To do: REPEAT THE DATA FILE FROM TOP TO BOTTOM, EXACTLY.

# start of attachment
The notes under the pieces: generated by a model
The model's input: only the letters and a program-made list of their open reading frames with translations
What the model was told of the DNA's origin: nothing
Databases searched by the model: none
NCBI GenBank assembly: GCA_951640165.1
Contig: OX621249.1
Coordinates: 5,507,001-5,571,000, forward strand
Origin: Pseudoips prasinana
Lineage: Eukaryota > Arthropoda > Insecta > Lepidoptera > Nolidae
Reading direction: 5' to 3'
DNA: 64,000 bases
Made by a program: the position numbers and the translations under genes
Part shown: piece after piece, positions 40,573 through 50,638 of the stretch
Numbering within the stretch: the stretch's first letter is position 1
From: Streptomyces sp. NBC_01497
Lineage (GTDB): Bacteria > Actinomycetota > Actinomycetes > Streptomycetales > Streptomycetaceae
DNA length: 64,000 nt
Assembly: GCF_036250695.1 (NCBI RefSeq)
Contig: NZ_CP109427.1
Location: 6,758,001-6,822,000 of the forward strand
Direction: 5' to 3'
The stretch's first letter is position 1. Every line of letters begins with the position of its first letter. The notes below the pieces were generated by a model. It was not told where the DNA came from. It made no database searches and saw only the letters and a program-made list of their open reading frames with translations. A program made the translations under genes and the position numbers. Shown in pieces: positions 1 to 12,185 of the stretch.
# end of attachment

The notes under the pieces: generated by a model
The model's input: only the letters and a program-made list of their open reading frames with translations
What the model was told of the DNA's origin: nothing
Databases searched by the model: none
NCBI GenBank assembly: GCA_951640165.1
Contig: OX621249.1
Coordinates: 5,507,001-5,571,000, forward strand
Origin: Pseudoips prasinana
Lineage: Eukaryota > Arthropoda > Insecta > Lepidoptera > Nolidae
Reading direction: 5' to 3'
DNA: 64,000 bases
Made by a program: the position numbers and the translations under genes
Part shown: piece after piece, positions 40,573 through 50,638 of the stretch
Numbering within the stretch: the stretch's first letter is position 1
From: Streptomyces sp. NBC_01497
Lineage (GTDB): Bacteria > Actinomycetota > Actinomycetes > Streptomycetales > Streptomycetaceae
DNA length: 64,000 nt
Assembly: GCF_036250695.1 (NCBI RefSeq)
Contig: NZ_CP109427.1
Location: 6,758,001-6,822,000 of the forward strand
Direction: 5' to 3'
The stretch's first letter is position 1. Every line of letters begins with the position of its first letter. The notes below the pieces were generated by a model. It was not told where the DNA came from. It made no database searches and saw only the letters and a program-made list of their open reading frames with translations. A program made the translations under genes and the position numbers. Shown in pieces: positions 1 to 12,185 of the stretch.